certain prima facie presumption that close observation ought to permit us occasionally to obtain some brief glimpse, some glance, through but of lightning swiftness and evanescence, revealing partially this transcendent change.
In a majority of deaths the accompanying physical conditions hide from the spectators whatever psychological phenomena may be taking place. The sun of our poor human life mostly sets behind an impenetrable cloud. Of all forms of death the commonest seems to be the awful "agony," with its unconscious groans and stertorous breath. The dying person seems to sink lower and lower, as if beneath the waters of an unfathomable sea; a word, a motion, a glance, rising up at longer and longer intervals, till the last slow and distant sighs terminate the woeful strife, and the victory of Death is complete. When this is the mode of dissolution it is of course hopeless to look for any indication of the fate of the soul at its exodus; and the same holds good as regards death in extreme old age, or after exhausting disease, when the sufferer very literally "falls asleep." Again, there are deaths which are accompanied by great pain, or delirium, or which are caused by sudden accidents, altogether hiding from our observation the mental condition of the patient. Only in a small residue of cases the bodily conditions are such as to cause neither interference with, nor yet concealment of, the process of calm and peaceful dissolution, in the full light of mental sanity; and it is to these only we can look with any hope of fruitful observation. We ask, Whether in such cases instances have ever been known of occurrences having any significance, taken in connection with the solemn event wherewith they are associated? Does our forerunner on the hilltop show by his looks and actions — since he is too far off to speak to us — that he beholds, from his "Peak in Darien," an Ocean yet hidden from our view?
I should hesitate altogether to affirm positively that such is the case; but, after many inquiries on the subject, I am still more disinclined to assert the contrary. The truth seems to be that in almost every family or circle, questions will elicit recollections of death-bed scenes, wherein, with singular recurrence, appears one very significant incident, namely, that the dying person, precisely at the moment of death, and when the power of speech was lost, or nearly lost, seemed to see something — or rather, to speak more exactly, to become conscious of something present (for actual sight is out of question) — of a very striking kind, which remained invisible to and unperceived by the assistants. Again and again this incident is repeated. It is described almost in the same words by persons who have never heard of similar occurrences, and who suppose their own experience to be unique, and have raised no theory upon it, but merely consider it to be "strange," "curious," "affecting," and nothing more. It is invariably explained — that the dying person is lying quietly, when suddenly, in the very act of expiring, he looks up — sometimes starts up in bed — and gazes on (what appears to be) vacancy, with an expression of astonishment, sometimes developing instantly into joy, and sometimes cut short in the first emotion of solemn wonder and awe. If the dying man were to see some utterly-unexpected but instantly recognized vision, causing him a great surprise, or rapturous joy, his face could not better reveal the fact. The very instant this phenomenon occurs, death is actually taking place, and the eyes glaze even while they gaze at the unknown sight. If a breath or two still heave the chest, it is obvious that the soul has already departed.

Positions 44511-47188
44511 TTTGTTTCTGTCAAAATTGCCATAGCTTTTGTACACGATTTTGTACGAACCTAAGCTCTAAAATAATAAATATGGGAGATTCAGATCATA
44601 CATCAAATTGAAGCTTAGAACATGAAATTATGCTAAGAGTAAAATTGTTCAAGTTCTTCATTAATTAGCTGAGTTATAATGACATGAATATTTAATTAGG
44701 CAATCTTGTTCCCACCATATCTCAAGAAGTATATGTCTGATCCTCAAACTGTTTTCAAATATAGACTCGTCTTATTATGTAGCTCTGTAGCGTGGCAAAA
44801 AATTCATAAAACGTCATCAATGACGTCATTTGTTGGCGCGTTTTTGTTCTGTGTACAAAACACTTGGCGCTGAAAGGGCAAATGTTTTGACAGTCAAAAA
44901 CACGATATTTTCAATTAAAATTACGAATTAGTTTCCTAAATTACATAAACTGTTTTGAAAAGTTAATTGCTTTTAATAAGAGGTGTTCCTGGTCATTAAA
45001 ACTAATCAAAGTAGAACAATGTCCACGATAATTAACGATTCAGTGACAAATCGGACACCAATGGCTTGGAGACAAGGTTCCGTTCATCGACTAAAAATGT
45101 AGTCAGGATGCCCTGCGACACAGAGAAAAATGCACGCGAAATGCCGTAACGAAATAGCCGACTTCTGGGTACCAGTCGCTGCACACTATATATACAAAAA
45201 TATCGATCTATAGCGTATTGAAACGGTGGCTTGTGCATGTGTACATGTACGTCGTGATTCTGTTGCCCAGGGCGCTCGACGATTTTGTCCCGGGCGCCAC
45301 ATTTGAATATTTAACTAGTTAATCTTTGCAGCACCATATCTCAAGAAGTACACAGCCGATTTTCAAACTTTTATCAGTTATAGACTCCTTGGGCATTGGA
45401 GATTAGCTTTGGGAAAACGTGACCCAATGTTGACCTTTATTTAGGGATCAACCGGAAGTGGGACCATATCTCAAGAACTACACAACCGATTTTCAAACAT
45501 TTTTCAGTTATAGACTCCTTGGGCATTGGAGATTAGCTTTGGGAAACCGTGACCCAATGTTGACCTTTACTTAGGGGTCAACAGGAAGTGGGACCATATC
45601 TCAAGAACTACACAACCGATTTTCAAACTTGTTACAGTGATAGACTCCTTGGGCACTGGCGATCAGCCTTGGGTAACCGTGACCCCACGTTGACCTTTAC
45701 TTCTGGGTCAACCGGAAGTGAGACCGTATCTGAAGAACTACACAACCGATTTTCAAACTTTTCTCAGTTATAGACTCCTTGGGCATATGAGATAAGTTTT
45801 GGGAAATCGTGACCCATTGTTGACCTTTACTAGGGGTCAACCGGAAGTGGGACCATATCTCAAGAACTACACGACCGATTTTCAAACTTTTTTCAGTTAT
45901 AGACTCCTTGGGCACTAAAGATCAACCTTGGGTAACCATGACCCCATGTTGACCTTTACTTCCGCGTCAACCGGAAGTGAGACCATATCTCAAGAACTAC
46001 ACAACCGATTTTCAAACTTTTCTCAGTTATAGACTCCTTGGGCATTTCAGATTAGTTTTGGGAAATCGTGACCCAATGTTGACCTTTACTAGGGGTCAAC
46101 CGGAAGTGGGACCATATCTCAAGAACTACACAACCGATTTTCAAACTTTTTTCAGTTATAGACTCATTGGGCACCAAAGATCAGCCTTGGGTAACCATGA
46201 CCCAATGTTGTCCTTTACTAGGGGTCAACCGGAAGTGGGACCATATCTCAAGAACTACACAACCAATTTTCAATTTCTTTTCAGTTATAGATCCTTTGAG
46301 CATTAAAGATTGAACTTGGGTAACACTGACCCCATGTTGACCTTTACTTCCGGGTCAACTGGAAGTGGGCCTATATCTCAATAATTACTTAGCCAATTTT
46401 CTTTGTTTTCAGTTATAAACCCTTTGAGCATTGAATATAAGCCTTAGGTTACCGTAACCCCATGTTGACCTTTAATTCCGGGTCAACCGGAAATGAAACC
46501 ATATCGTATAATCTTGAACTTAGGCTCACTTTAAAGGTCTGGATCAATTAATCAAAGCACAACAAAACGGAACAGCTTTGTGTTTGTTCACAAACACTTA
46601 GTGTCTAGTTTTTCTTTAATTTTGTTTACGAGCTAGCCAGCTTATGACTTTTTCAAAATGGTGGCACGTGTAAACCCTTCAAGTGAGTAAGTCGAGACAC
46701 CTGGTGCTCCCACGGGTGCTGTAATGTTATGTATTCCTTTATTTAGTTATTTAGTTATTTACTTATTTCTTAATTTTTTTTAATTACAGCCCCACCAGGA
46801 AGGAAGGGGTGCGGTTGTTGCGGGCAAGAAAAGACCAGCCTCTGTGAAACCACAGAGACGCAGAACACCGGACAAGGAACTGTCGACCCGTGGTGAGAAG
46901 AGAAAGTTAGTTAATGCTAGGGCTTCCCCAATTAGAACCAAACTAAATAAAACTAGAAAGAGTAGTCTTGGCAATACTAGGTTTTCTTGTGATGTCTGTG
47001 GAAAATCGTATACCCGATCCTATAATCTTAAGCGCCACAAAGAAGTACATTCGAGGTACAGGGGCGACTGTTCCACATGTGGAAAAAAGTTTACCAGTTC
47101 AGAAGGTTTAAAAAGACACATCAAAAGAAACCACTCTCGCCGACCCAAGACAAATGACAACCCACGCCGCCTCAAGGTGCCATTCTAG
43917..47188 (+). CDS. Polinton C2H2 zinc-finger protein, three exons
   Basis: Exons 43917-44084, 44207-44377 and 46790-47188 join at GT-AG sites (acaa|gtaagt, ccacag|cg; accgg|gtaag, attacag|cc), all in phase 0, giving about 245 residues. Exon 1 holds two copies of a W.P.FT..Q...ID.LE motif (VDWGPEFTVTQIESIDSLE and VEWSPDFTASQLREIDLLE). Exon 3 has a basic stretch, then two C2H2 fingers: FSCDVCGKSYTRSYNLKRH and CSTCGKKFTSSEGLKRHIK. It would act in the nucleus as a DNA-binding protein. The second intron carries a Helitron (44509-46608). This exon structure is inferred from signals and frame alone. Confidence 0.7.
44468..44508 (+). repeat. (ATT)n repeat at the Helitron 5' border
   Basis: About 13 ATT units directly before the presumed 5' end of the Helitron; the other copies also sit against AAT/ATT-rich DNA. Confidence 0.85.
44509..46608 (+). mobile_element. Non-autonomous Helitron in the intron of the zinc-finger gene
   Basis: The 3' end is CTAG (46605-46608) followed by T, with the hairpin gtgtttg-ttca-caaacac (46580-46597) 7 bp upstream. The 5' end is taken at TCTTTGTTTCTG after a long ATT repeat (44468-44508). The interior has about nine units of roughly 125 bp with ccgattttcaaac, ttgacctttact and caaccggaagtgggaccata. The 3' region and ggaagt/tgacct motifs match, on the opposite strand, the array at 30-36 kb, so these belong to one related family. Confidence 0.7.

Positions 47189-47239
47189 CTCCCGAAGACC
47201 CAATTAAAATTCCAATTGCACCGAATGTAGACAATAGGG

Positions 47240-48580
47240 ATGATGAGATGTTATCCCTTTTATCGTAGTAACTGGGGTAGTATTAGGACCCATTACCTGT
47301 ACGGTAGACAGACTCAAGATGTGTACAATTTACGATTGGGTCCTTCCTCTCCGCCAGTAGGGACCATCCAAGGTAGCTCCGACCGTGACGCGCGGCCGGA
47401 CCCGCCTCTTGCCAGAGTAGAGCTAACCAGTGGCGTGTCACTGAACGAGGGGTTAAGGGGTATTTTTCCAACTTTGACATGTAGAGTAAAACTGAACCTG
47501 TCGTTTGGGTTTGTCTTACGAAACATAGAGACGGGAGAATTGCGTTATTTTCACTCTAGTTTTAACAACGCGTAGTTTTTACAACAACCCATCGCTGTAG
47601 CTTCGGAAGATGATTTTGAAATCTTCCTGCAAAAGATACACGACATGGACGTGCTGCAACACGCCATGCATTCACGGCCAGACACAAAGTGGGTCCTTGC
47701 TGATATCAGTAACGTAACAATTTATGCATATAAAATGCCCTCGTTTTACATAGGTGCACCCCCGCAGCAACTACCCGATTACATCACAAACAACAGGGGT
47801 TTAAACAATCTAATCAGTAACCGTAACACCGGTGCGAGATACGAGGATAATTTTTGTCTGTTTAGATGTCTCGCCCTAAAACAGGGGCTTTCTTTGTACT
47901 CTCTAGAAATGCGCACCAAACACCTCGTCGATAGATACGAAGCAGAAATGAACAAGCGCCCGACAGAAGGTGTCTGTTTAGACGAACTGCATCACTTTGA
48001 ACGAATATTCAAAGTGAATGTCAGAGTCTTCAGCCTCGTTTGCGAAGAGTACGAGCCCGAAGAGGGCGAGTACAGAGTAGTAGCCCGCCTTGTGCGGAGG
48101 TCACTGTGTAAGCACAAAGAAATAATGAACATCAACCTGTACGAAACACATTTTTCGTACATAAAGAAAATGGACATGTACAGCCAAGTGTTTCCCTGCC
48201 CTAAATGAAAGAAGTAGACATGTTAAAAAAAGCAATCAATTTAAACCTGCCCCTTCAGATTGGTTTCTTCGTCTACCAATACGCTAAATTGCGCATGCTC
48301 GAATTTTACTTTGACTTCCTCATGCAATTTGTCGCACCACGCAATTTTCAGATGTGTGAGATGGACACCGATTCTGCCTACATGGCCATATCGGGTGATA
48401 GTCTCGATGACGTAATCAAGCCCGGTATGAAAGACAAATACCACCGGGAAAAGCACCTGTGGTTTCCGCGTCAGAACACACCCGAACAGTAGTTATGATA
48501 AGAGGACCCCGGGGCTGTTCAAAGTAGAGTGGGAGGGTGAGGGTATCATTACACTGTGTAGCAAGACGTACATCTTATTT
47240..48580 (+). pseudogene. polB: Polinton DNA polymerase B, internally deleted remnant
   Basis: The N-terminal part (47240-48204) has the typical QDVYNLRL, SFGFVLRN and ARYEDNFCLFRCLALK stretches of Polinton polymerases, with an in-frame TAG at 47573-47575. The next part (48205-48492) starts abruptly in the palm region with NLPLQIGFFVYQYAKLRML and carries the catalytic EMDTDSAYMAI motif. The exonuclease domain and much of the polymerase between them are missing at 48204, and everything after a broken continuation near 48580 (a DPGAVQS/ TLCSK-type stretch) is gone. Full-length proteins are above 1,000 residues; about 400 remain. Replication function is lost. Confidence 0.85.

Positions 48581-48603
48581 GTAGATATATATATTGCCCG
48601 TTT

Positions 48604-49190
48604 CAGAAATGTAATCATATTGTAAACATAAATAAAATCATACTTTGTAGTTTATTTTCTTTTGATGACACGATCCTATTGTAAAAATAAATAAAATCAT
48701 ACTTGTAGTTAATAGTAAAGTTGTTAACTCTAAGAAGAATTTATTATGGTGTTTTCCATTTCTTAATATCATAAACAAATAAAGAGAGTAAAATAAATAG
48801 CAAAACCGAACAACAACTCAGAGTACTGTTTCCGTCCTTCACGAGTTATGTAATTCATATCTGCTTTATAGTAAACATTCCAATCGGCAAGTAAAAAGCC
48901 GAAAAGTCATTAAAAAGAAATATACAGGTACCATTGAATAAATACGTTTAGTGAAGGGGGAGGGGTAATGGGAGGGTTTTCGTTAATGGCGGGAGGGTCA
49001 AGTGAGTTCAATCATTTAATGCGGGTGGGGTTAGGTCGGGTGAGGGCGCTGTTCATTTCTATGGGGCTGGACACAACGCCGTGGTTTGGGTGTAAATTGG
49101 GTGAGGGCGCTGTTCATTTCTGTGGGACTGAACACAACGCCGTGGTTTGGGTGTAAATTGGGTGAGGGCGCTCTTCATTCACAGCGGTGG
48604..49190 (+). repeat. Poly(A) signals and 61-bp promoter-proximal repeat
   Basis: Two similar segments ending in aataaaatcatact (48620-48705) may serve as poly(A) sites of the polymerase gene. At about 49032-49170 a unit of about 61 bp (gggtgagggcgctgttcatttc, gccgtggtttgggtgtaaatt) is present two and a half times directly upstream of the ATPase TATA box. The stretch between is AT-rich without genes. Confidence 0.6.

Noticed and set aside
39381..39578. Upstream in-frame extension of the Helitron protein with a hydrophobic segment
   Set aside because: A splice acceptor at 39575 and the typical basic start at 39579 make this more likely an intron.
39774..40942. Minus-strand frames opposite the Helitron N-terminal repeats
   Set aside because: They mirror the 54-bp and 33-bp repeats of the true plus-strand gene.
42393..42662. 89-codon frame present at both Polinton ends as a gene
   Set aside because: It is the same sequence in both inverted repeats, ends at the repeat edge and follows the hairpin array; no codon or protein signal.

A few narrations of such observations, chosen from a great number which have been communicated to the writer, will serve to show more exactly the point which it is desired should be established by a larger concurrence of testimony. The following are given in the words of a friend on whose accuracy every reliance may be placed: —
"I have heard numberless instances of dying persons showing unmistakably by their gestures, and sometimes by their words, that they saw in the moment of dissolution what could not be seen by those around them. On three occasions facts of this nature came distinctly within my own knowledge, and I will therefore limit myself to a detail of that which I can give on my own authority, although the circumstances were not so striking as many others known to me, which I believe to be equally true.
"I was watching one night beside a poor man dying of consumption; his case was hopeless, but there was no appearance of the end being very near; he was in full possession of his senses, able to talk with a strong voice and not in the least drowsy. He had slept through the day and was so
experienced, and the vague and dim sentiment of immortality, common to mankind since the days of the cave-dwellers of the Stone Age.